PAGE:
Open Data and the new Labour Government

The day before Open Data Camp 9, the UK government changed. Kier Starmer’s Labour Party swept to power in a landslide. So, what’s the new government’s attitude to open data going to be — and what do we think they should do?

Some people did a search of the Labour manifesto for “data”. It’s mentioned five times, three of them in the same paragraph. They do mention a “data library” — what will that be, and how will it help? The likelihood is that the people planning Labour’s first 100 days in power know very, very little about data — it’s our responsibility to up-skill them.

Maybe they should ban PDFs…

Dashboards have become a dirty word, but they’re very good at showing how often data is being updated. We need them to publish data about the data, so we can see which departments are publishing data too slowly to be useful.

Return of the Data Protection and Digital Information Bill

The baseline will be what was in the Data Protection and Digital Information Bills, which failed to make it into law before the election. Many of the smart data provision in there had value, and Labour might think along the same lines. It encourages business to share data, and those same powers could be used to unlock open data.

Some of the contents of the bill were ideologically motivated, though, and many people present would be happy to see those elements dropped.

The Open Data Institute launched a manifesto before the election. It lists some small differences that could have a big impact. (The manifesto can be downloaded… as a PDF.)

How to sell open data to a new government

Decision-making on data is very centralised, and driven from within the London bubble. It needs to be more attended to regional capability and needs.

Data might be a route to building more trust between the electorate the politicians again. Was to recruit thousands of new teachers? Put that on a dashboard, and let us see how you’re doing. The people in this room could be critical to conversations like this.

Some data has to be opt in, though, like genetic data or medical data. Do we require a public information campaign on this? Data literacy in the country — the world — as a whole is incredibly poor. How can we expect the government to make a good decision about data when they don’t understand it themselves? We need data literacy embedded in education generally — but that’s a long-term objective. A basic data literacy education might be as important as computer literacy has become. Data ethics, too.

There’s a real dearth of information about how open data is actually improving people’s lives.

Where should responsibility for open data live?

What we need is a name: an MP or, better, a minister responsible. Unless it’s on someone’s plate, it’s not going to be done. There is one in Canada, there is one in France, we used to have one in the UK. We need to have the name of the minister who is responsible for data right across the departments.

There was an open data white paper in 2012, with a minister Francis Maude with Matt Hancock, but it got undermined by the treasury. We need to tie the use of open data to economic growth, or they won’t listen to us. Does your AI start-up need open data? Tell them! Open data isn’t cool any more, but AI is!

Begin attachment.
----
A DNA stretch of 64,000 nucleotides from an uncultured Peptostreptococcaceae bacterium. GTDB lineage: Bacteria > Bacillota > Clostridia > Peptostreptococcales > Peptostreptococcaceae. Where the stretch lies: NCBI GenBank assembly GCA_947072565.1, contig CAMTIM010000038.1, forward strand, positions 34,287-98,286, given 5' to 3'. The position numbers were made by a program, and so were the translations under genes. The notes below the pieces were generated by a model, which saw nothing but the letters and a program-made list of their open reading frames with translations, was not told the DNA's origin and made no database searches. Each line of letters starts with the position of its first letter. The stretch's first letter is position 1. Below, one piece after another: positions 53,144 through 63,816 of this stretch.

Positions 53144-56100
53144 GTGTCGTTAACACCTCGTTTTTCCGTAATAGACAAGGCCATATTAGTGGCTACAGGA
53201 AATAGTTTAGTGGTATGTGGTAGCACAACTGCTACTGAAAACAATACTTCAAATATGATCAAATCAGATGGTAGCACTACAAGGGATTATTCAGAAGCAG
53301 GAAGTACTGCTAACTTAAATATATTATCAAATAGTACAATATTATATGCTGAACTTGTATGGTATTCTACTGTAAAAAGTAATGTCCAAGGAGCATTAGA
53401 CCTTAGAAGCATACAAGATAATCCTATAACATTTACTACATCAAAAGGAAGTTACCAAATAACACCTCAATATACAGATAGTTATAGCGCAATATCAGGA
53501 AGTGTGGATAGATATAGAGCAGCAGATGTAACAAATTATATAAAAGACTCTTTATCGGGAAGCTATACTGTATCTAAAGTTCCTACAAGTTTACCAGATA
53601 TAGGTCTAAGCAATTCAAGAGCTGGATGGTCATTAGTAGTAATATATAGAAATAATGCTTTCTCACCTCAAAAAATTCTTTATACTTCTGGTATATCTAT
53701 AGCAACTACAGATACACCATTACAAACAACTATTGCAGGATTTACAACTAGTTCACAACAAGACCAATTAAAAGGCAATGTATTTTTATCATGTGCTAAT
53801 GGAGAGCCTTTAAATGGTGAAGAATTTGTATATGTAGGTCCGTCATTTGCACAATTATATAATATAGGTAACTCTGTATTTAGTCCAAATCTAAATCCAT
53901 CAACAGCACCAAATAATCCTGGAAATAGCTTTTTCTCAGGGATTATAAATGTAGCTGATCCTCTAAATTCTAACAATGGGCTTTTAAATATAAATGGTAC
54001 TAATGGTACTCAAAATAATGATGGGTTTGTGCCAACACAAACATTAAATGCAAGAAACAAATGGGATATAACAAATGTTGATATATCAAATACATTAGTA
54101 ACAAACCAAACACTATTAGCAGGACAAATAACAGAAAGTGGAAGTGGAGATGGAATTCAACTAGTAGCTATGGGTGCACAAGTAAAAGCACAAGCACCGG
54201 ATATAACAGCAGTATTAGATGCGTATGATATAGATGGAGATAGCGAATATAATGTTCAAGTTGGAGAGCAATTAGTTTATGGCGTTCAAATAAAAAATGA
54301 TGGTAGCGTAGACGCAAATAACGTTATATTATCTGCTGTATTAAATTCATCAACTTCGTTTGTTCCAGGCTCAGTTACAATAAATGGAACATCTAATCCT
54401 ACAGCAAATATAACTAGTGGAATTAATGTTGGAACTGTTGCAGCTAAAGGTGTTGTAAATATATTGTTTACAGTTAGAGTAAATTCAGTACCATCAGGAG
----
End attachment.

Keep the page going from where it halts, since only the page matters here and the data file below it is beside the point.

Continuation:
Reuse of public data sits with the Cabinet Office — does that make sense? Probably not. But equally, policy is being driven by technologists, and that’s probably not ideal as well.

Policy needs to sit alongside operational implementation — it can’t be abstract. Writing to your MP can be powerful — but especially if you can explain to them how it will help your business or help economic growth.

Open data as infrastructure

Open data should be part of Kier Starmer’s commitment to infrastructure. Previous efforts to share data between departments has not gone well. To fix that, we need the minister, and you need collective responsibility to pay for it. And there needs to be a cultural commitment to it across government.

Right now, the three biggest property datasets are not open. It would take a massive commitment to open them up, but it would make a massive difference. Should the utilities companies pay for Ordnance Survey, rather than commercial use of closed data? Those who modify the data should pay for it being updated and opened up, and the utilities are the obvious example here — they’d barely notice it.

A controversial topic: national ID cards. Does the immigration issue being so hot open the door to do it? Could that solve some data problems?

100 days to get open data on the agenda

The new MP for Kensington and Bayswater, Joe Powell, has a history of with open data, via Open Government. Should we be talking to him?

At the moment, sharing between departments is a complex process of memorandums of understand and agreements. It’s not a neat process. It’s not a fast process. Not only that, but it’s custom every time. Open data is just published. It’s so much simpler. It solves so many problems.

We need a continual push on data standards, so the data can flow more freely both in and outside government, and we can identify and solve problems.

The first 100 days are likely to be quite topsy-turvy. Take the opportunity of that chaos to get open data on the agenda. But don’t rely on a single MP. Liz Truss was a champion of it at one point…


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